Dear Colleague,

Have you ever seen an orangutan make its way through a forest? It is a magical, breathtaking sight! To move through the canopy, the largest arboreal mammal swings tree branches back and forth to get across often unimaginably large spaces. Despite their size and weight, the orangutans often look almost weightless while doing so, at times suspended in mid-air with all four limbs extending into different directions.

This past summer, I had the unique opportunity to take in such a sight first-hand. As part of a family vacation in Indonesia, we visited the Tanjung Puting National Park in Borneo where you can see wild and rehabilitated orangutans in their habitat. I also got to meet Dr. Biruté Mary Galdikas who leads the Orangutan Foundation International (OFI), a non-profit organization that is dedicated to the conservation of orangutans and the rainforest they live in. In their Orangutan Care Center and Quarantine (OCCQ) facility and in the Lamandau Wildlife Reserve they rehabilitate rescued orangutans and release them back into the wild. Needless to say, meeting Dr. Galdikas was another highlight of the vacation given that she is an eminence in the field of primatology and has dedicated her entire professional life to saving orangutans.

One reason we chose to visit Borneo and see orangutans in the wild was because the Rimba Raya Biodiversity Reserve project, a VCS and CCB project, is also restoring wild habitat for orangutans. Last year, the project area became home to 25 orangutans that had been rehabilitated in OFI’s OCCQ – and there is hope that more orangutans can be reintroduced to Rimba Raya in the future.

From left to right: Ibu Waliyati (Senior Administrator, OFI); Dr. Biruté Mary Galdikas (President and Head of Field Operations, OFI); Gaby, Daniel, Sofia, and David Antonioli; and Antonius Jonatan (General Manager, Rimba Raya).

Seeing how these incredibly strong and yet graceful animals, who are under such dire threat, are getting a second chance because a group of people figured out how make preserving their forest habitat an economically viable option was hands-down one of the best summer vacation experiences ever.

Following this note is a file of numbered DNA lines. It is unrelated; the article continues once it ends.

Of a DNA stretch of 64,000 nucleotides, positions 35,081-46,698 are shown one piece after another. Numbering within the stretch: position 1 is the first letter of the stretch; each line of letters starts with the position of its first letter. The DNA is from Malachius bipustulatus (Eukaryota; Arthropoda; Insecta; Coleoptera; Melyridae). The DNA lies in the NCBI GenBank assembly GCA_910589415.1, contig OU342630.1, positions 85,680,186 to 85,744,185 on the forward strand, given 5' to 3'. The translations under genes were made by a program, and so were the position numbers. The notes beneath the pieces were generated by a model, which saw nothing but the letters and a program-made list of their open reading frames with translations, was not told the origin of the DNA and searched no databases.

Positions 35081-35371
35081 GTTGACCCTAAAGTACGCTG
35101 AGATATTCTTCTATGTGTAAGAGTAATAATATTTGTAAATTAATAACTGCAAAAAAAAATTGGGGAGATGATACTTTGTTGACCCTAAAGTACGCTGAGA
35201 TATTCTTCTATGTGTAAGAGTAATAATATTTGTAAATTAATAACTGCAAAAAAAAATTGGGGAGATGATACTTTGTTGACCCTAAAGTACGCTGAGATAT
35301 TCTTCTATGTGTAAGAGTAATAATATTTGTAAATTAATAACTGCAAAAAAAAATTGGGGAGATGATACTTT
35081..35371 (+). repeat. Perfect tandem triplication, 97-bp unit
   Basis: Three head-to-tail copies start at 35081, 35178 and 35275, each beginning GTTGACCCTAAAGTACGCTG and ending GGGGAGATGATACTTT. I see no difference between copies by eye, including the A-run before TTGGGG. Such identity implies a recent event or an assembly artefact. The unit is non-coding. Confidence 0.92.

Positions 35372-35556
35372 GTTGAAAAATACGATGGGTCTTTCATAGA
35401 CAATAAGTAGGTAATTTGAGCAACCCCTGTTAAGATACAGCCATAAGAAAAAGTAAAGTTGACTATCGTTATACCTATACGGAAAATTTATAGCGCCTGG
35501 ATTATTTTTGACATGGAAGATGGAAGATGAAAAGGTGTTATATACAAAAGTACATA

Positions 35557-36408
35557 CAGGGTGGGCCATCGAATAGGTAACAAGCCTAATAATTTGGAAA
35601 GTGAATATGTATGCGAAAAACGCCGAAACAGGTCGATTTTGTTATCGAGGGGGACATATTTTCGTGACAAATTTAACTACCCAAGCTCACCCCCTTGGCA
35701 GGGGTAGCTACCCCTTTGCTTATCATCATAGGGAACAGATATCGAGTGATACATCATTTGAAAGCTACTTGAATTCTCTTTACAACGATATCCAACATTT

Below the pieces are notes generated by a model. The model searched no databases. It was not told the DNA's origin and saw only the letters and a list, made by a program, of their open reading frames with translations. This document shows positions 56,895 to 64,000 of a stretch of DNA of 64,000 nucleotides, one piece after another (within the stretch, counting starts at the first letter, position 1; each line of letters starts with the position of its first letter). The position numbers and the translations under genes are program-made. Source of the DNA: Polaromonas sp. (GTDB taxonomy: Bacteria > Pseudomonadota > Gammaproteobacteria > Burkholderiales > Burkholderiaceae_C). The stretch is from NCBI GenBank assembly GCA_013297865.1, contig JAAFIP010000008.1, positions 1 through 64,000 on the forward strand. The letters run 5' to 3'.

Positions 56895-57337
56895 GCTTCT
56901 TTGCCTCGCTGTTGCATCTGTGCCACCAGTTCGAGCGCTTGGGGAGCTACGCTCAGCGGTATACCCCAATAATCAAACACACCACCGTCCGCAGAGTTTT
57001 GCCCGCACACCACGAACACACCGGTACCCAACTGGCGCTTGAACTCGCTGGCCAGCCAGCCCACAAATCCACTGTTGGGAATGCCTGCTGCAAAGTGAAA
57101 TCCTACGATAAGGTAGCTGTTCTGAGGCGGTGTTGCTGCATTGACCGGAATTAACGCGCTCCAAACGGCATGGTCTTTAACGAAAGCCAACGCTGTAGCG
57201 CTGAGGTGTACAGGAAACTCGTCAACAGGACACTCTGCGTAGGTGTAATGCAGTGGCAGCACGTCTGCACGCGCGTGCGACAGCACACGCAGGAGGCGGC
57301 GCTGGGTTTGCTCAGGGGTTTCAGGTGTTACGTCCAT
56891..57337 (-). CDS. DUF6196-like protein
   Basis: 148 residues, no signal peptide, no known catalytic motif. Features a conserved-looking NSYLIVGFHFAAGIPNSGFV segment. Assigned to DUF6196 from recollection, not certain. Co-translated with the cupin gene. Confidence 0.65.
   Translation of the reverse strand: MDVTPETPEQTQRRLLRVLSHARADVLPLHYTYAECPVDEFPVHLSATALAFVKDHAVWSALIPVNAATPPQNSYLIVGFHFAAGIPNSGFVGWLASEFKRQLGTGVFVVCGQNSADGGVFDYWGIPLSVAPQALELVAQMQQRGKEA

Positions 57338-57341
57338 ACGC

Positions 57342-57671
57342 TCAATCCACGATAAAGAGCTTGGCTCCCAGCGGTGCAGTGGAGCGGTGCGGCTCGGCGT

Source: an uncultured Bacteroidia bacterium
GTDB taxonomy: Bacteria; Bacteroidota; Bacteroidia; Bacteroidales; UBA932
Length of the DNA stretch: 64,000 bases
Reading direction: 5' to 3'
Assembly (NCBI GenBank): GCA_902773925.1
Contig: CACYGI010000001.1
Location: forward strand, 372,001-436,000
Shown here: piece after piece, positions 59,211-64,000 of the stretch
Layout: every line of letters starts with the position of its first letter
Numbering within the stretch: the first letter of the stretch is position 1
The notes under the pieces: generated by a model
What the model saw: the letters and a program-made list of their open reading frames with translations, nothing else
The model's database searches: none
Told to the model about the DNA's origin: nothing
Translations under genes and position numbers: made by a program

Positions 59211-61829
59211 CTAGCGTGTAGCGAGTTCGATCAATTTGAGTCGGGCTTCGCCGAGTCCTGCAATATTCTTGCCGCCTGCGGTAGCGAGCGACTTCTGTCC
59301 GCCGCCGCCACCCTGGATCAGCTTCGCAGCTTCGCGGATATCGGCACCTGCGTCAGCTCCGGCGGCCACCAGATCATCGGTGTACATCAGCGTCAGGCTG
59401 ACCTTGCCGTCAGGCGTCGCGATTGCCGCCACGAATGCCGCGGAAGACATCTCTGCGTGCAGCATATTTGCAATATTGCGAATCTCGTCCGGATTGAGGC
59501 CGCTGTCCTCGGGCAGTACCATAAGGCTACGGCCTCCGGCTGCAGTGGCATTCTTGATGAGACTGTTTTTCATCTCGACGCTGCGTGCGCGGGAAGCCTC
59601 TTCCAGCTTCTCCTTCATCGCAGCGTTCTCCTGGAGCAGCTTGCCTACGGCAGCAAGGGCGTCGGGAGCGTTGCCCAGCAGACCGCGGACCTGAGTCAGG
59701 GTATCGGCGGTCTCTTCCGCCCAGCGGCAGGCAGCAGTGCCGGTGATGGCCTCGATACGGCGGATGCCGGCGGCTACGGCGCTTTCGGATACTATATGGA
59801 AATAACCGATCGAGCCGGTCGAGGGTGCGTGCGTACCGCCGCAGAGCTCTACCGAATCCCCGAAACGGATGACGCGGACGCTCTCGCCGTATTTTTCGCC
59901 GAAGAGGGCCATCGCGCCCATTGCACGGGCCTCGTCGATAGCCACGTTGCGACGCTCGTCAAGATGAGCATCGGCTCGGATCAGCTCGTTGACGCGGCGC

Now that I am back in the office and getting used again to the daily work routine, it is incredibly satisfying and motivating to see how the team here at Verra has been working on standards and related programs that drive finance towards climate action and sustainable development and that ultimately help make projects like Rimba Raya a reality.

Finally, we would like to thank all of you for voting the VCS Program as the “Best Voluntary Standard” in the Environmental Finance survey. The program team works hard to answer queries, resolve issues, and keep everything running smoothly, so your support means a lot to us – many thanks!

As always, this newsletter is full of what we hope is interesting and helpful information. Please read on.




David Antonioli
CEO, Verra



Verra Builds New Market and Standards Development Teams

As Verra expands its range of standards and looks forward to the new opportunities the Paris Agreement brings to carbon markets, we are establishing a new team to foster the uptake of Verra standards and frameworks. The Market Development team will tackle issues related to Article 6; pursue new market opportunities like CORSIA and emerging domestic markets; work with project developers, partners, and corporates to build awareness of and demand for all of our standards; and secure key insights to inform standards development and evolution. This new team will be built from existing and new staff, including:

In addition, we are building out our standards development team to support Verra’s efforts in establishing new frameworks and partnerships to help tackle some of the most pressing environmental and social challenges of our day. This team includes:

We are excited to create these new teams and focus our standards experience and expertise on new opportunities that will drive additional finance to high-impact climate and sustainability efforts around the world.

VCS Version 4 – Update and Next Steps

In May, we launched a 60-day public consultation on several proposals which were intended to serve as the basis for the next version of the VCS Program: VCS Version 4. We are very appreciative of the overwhelming number of comments submitted through the consultation and we thank everyone for their detailed and thoughtful submissions. We are currently in the process of evaluating the feedback we received with a view towards revising our proposals to take account of your comments. In terms of next steps, we aim to launch a second 60-day consultation early next year. This will give us the time needed to properly digest the feedback we’ve received. We’ll also plan to develop the actual program documentation for VCS Version 4 in the interim, and that documentation will be available during the second consultation period. We therefore expect to launch VCS Version 4 sometime in 2019 after the next consultation.

VCS Program Wins Environmental Finance’s “Best Voluntary Standard” for 2018